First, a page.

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Thursday, September 30, 2010



My only experience with ravens had been literary in nature; seeing them in nature itself was quite extraordinary. The crow was, of course, familiar as a regular consumer of road kill along Missouri highways, but it paled in comparison of size and ingenuity to its cousin. The eponymous Raven that taunted Edgar Allan Poe and his melancholic loss of Lenore, the creator of the Tlingit, Haida, Tsimshian, Bella Bella, and Kwakiutl plucked my eyes with its ebony beak and would not let them go as it perched with three others on the twisted tree and picnic table of the campground.

Capitol Reef is one of nearly a thousand national parks in Utah, and we were preparing to have a lunch of Spaghettios after a morning of hiking and picking apricots from the groves that remained from historic Mormon orchards. My table of choice had earned that distinction due to its proximity to the car. Hauling the food, stove, drinks, utensils, and propane canisters was not strenuous, but I saw no reason to walk farther than necessary. Colette, however, had other priorities. She decided that our lunch would be better enjoyed in the shade. I am not at this point, or any other, going to say that what was to transpire was her fault, but this particular decision does seem to have a direct causal relationship.

I also can’t blame the birds. They were merely following the food as the adjective form of their species name demands. You can’t blame a wolf for wolfing down his food, a wasp for being waspish, or a raven for its ravenous behavior. So it must have been fate that brought forth the foul (fowl?) fecal rain.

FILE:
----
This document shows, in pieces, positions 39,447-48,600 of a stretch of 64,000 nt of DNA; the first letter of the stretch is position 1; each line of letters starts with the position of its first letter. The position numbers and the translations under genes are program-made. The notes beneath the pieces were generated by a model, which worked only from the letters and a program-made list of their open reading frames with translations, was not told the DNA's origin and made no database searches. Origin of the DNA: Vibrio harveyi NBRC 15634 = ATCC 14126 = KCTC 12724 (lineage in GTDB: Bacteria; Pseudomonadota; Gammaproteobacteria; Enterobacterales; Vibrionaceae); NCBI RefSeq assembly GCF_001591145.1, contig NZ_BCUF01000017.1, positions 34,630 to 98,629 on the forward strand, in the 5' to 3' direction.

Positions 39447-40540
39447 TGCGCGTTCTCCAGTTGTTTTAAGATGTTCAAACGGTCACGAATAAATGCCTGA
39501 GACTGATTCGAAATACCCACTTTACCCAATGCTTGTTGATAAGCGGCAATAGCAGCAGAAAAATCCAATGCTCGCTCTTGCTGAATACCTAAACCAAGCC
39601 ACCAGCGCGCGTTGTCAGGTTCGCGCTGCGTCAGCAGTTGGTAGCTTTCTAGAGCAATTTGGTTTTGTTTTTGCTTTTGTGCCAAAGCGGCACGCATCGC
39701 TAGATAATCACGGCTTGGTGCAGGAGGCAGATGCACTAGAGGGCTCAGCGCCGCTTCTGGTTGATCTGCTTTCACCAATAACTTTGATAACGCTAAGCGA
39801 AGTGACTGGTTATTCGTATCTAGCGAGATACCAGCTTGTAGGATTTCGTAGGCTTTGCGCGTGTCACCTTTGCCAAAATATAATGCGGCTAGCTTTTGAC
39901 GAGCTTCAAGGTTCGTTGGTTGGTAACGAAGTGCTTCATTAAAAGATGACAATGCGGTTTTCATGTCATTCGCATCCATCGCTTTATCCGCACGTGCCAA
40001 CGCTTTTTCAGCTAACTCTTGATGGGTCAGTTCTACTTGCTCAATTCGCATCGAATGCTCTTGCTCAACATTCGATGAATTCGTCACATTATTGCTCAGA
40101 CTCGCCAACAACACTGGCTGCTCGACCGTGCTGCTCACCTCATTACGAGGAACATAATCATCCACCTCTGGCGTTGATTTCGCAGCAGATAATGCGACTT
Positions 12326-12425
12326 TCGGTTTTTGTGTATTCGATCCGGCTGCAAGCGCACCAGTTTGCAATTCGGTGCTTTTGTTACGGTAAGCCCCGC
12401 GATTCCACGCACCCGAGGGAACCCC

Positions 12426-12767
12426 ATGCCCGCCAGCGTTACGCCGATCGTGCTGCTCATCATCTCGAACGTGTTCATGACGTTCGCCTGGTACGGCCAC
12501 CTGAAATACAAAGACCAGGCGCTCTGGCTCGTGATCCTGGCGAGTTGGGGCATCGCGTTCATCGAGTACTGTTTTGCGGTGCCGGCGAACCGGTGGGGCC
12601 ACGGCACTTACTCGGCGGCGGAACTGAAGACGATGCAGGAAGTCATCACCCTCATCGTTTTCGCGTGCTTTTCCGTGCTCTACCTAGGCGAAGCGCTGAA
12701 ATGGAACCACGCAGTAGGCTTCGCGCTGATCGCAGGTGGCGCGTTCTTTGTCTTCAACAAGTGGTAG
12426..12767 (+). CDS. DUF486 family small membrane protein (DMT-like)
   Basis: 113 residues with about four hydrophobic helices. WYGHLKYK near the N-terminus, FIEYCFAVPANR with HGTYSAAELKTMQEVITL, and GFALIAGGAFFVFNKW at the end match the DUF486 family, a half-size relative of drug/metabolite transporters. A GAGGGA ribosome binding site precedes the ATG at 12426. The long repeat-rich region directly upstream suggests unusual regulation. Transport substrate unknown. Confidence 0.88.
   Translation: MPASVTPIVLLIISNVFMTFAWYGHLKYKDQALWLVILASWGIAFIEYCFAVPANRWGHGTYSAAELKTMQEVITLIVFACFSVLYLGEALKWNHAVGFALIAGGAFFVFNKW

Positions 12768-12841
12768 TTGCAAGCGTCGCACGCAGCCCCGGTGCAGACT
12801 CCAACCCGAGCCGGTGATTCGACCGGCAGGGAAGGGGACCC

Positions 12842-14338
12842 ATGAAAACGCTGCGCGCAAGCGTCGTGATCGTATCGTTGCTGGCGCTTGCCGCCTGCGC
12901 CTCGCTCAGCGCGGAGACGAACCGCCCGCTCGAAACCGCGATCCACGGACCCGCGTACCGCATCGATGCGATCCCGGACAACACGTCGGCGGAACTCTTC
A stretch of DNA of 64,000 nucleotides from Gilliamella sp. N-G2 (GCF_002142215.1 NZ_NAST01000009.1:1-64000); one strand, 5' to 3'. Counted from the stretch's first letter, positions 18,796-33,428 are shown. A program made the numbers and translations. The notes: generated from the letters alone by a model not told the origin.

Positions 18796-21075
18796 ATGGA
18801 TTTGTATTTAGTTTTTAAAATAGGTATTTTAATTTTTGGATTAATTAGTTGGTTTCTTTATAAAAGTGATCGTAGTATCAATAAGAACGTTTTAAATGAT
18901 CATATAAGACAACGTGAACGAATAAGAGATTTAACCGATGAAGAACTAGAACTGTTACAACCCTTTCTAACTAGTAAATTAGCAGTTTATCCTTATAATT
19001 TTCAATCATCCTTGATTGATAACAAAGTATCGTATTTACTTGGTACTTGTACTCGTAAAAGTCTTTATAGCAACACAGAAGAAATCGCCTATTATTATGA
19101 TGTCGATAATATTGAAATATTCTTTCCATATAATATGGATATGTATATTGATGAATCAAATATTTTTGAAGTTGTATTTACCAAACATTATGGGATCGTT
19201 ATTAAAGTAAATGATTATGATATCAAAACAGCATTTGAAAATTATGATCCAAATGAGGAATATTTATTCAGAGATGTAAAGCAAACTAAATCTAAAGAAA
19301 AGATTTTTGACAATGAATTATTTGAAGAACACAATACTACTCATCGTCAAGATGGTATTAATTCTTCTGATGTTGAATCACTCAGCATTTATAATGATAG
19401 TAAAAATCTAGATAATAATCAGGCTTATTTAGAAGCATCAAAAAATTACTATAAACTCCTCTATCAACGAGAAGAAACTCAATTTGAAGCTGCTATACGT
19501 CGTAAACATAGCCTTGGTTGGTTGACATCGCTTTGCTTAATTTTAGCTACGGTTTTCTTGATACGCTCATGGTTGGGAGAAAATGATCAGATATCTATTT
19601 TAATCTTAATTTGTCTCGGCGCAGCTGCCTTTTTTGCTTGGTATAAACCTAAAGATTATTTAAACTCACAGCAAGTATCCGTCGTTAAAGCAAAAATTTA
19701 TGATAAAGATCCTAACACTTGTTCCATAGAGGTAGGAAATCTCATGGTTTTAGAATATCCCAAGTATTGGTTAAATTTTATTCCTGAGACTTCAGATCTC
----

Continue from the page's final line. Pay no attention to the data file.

As the reddish-orange sauce sizzled at the edges of the aluminum pan, the avian sentries squawked and cawed in the branches above. I passed the first serving of Chef Boyardee’s cuisine to Evan, and quickly turned to the rest of the family sized can that was rapidly burning around the edges. What happened next is a little unclear, but suffice it to say that there was now an additional ingredient that Chef B had never intended to include. A soupcon of green and white raven poo was swirly through Evan’s dish like oil in a rain puddle, beautiful to look at, but horrifying in it implications.

Ravens, as is their nature, are not precise animals, and the seasoning was not entirely accurate in its application. In addition to being in Evan’s food it was also liberally ladled on to his hair and shoulders. During the cleaning process splatter was discovered on the oven mitt, grocery bag, and the box for our new propane stove.

Thanks to the raven and its trickery, for nearly half an hour, instead enjoying a meal amongst the glorious iron tinged rock formations and the bountiful groves of Capitol Reef, I was suppressing my gag reflex while expunging poo from Evan’s hair. The raven, along with eastern gray squirrel (It’s a long story), is the focus of a blood feud, and as such is subject to equal justice. The problem is that I don’t have the time or resources to find a tree overhanging a raven eating its lunch.

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